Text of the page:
Every month, I share the articles and sites that I found most interesting. Here’s what caught my attention in December: dealing with perfectionism, the art of the supervillain, misinterpretations of historical photographs, hand exercises for artists, and more.
Every month, I share the articles and sites that I found most interesting. Here’s what caught my attention in October: stories that are neither character- nor plot-driven, the good guy/bad guy myth, thoughts on digital privacy, the history of women’s restroom lounges, and more.
Every month, I share the articles and sites that I found most interesting. Here’s what caught my attention in September: finances of book deals and self-publishing, China’s effect on Hollywood, thoughts on Instagram and Like buttons, how commuting has shaped cities, and more.
Every month, I share the articles and sites that I found most interesting. Here’s what caught my attention in March.
Every month, I share the articles and sites that I found most interesting. Here’s what caught my attention in November.
Every month, I share the articles and sites that I found most interesting. Here’s what caught my attention in September.
• Debut Advice: Self-care, Reviews, and Shifting from Reader to Writer by Paper Kyoko: “But in my experience, the sooner you put up boundaries and make a permanent mental shift from reader to writer, the better.”
• Strictly analogue: Polaroid’s past, present and future – a photo essay by Christian Sinibaldi and Mee-Lai Stone: Guardian photographer Christian Sinibaldi tours the world’s last Polaroid film factory, in the Netherlands, the only remaining factory still making film for the much-loved instant cameras
• Procrastination: It’s pretty much all in the mind by Nazima Pathan: “Experts say the study, in Psychological Science, underlines procrastination is more about managing emotions than time.”
• (Deliberate) practice makes perfect: how to become an expert in anything by Aytekin Tank: “And for most areas in our lives, a baseline level of skill is enough. But if we want to truly excel, we have to push past this complacency and out of our comfort zone.”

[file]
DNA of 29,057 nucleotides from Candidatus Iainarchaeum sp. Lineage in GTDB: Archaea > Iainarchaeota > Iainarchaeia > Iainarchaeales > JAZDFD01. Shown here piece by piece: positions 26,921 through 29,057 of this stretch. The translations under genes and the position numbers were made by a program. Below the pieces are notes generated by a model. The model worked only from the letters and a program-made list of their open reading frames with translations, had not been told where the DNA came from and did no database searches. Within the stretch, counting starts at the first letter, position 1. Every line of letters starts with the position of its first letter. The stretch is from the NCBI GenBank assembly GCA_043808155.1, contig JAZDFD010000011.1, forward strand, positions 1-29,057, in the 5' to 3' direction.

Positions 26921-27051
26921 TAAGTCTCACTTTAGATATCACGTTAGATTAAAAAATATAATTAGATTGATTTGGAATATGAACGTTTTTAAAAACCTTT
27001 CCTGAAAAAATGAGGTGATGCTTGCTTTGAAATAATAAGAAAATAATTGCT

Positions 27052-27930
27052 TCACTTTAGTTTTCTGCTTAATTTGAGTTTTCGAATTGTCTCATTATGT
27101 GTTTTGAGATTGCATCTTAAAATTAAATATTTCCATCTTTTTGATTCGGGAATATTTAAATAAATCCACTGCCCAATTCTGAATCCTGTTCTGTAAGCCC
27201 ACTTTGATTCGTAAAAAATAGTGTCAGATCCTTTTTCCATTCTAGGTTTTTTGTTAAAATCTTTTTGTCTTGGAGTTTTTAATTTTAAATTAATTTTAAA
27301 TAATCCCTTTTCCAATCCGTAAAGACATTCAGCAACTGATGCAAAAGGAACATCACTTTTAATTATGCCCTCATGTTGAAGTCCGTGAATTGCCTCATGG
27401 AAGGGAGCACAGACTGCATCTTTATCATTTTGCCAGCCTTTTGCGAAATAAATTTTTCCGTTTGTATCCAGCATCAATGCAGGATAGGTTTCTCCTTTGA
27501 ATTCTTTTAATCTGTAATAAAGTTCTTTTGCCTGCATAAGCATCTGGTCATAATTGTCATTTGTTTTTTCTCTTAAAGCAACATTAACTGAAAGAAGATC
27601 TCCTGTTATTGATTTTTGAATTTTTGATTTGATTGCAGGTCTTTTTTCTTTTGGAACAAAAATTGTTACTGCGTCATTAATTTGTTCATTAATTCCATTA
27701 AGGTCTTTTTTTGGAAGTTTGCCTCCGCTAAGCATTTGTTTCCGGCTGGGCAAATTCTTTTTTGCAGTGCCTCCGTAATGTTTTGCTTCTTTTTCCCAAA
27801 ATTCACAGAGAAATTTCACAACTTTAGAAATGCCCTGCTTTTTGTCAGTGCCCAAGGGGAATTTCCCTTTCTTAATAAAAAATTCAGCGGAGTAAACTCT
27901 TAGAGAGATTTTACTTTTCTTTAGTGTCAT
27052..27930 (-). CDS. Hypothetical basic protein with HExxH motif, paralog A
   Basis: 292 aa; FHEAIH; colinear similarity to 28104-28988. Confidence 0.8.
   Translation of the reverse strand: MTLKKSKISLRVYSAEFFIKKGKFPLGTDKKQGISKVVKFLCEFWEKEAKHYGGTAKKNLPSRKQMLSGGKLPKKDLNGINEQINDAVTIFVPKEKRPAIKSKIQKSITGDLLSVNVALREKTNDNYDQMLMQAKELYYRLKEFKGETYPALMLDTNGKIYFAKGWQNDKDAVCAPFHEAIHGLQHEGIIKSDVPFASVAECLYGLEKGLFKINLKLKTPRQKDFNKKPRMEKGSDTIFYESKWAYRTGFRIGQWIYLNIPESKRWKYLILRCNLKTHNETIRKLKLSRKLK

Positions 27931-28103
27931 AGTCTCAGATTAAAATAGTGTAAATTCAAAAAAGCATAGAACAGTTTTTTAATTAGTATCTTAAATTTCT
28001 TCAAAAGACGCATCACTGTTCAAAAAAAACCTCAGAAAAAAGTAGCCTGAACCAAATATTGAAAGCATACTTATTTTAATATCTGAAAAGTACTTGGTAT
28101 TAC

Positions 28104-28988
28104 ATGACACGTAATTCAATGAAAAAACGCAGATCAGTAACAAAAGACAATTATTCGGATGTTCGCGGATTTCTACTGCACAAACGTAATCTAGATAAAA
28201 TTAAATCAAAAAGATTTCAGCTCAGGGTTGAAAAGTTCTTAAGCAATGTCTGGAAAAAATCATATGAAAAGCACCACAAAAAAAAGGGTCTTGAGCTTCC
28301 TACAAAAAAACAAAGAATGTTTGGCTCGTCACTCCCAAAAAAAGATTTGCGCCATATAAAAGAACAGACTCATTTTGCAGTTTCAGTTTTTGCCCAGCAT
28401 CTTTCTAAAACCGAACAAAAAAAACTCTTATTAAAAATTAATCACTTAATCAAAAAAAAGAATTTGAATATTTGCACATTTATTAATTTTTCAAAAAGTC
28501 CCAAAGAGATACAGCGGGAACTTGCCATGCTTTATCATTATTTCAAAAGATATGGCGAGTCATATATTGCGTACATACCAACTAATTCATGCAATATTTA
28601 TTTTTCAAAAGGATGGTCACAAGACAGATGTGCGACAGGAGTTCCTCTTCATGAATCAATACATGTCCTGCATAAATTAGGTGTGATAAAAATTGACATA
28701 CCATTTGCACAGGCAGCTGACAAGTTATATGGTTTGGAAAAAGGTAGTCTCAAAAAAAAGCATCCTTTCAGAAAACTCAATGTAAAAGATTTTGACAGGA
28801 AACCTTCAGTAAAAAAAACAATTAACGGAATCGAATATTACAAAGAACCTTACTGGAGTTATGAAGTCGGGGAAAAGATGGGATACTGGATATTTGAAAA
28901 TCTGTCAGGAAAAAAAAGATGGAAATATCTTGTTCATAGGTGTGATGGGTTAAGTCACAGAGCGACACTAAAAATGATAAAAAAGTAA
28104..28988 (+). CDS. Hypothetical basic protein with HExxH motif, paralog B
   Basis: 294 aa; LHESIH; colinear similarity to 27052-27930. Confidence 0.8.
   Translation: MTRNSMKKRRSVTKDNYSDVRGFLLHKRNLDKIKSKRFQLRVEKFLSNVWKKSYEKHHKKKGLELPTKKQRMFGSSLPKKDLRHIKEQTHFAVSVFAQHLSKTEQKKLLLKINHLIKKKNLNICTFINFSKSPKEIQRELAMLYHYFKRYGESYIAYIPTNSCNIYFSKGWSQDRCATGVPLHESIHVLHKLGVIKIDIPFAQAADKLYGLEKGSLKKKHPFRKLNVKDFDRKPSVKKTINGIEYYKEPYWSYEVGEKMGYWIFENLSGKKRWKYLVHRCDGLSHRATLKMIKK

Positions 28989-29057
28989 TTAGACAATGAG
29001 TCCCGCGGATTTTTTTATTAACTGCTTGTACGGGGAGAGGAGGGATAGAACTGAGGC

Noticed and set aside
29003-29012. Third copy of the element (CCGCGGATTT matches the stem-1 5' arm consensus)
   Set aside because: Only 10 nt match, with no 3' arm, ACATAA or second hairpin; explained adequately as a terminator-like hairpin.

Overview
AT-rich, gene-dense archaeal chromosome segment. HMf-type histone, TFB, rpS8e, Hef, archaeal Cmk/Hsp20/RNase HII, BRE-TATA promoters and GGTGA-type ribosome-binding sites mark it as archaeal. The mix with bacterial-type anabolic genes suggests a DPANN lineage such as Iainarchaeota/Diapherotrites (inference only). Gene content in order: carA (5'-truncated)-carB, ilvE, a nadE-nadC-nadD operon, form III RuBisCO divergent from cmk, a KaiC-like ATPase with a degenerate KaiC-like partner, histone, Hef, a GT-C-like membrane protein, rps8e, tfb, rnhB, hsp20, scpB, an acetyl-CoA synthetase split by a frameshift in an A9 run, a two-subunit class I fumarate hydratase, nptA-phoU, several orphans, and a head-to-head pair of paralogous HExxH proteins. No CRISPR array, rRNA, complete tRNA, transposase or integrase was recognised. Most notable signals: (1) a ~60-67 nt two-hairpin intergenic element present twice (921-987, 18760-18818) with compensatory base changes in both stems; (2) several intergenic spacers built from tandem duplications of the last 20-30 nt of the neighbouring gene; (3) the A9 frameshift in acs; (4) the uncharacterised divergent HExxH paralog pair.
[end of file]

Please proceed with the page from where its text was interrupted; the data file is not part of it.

• Captain Marvel, explained by the people who reimagined her by Susana Polo
“Carol falls down all the time,” DeConnick says, “but she always gets back up — we say that about Captain America as well, but Captain America gets back up because it’s the right thing to do. Carol gets back up because ‘Fuck you.’
• The Victorian Cards That Explained How to Use a Book to Flirt by Natasha Frost: “Young people wanted to flirt with one another; the cards were just one very small part of what the pearl-clutching Morning Oregonian, in 1871, called “apparently innocent indulgences” that paved the way “to ruin.””
What’s the most interesting thing you saw online this month?
Every month, I share the articles and sites that I found most interesting. Here’s what caught my attention in June.
• The Key Book Publishing Paths: 2018 by Jane Friedman: a downloadable chart detailing the most common publishing options
• The 430 Books in Marilyn Monroe’s Library: How Many Have You Read? by Ayun Halliday
• A study on the financial state of visual artists today by The Creative Independent: “With this report, we hope to paint a clearer picture of how structures of the art world work (or don’t work) to grow artists’ careers, help them earn a living, and satisfy their overall human needs.”
• The Perfect Photo: Myth or Reality? by Emily Ludolph: “As creators, we can spend hours fine-tuning the tiniest details until we deem our end result “perfect.” But is there really such a thing as perfection when it comes to creativity?”
• Why photojournalism matters by Elodie Mailliet Storm: “This image is the result of ten years of John’s work documenting the U.S. Mexican border, way before it increasingly became “news” under the new Administration.”
• How Instagram’s algorithm works by Josh Constine
• Why Photography’s B&W vs Color Debate Is No Debate At All by Lars Mensel: “Just as black and white now looks reduced to our eyes, color must have seemed gaudy to the photographers of the 1950s: It looked like embellishment.”
This setup is perfect for people motivated primarily by diversion and duty — anyone with an internet connection has access to more high-quality information sources than Harvard professors 50 years ago could have dreamed of. It turns out that there just aren’t many people who want to take advantage of that; most of us are more into drama and display.
• #BotSpot: Twelve Ways to Spot a Bot by Ben Nimmo: Some tricks to identify fake Twitter accounts
• You Have to Fail a Little by Melissa Baumgart: “When I am flailing in my writing, certain I don’t know what I’m doing anymore, I put on Hearts of Darkness: A Filmmaker’s Apocalypse to remind myself that however bad it gets, it’s not as rough as being Francis Ford Coppola on the set of Apocalypse Now.”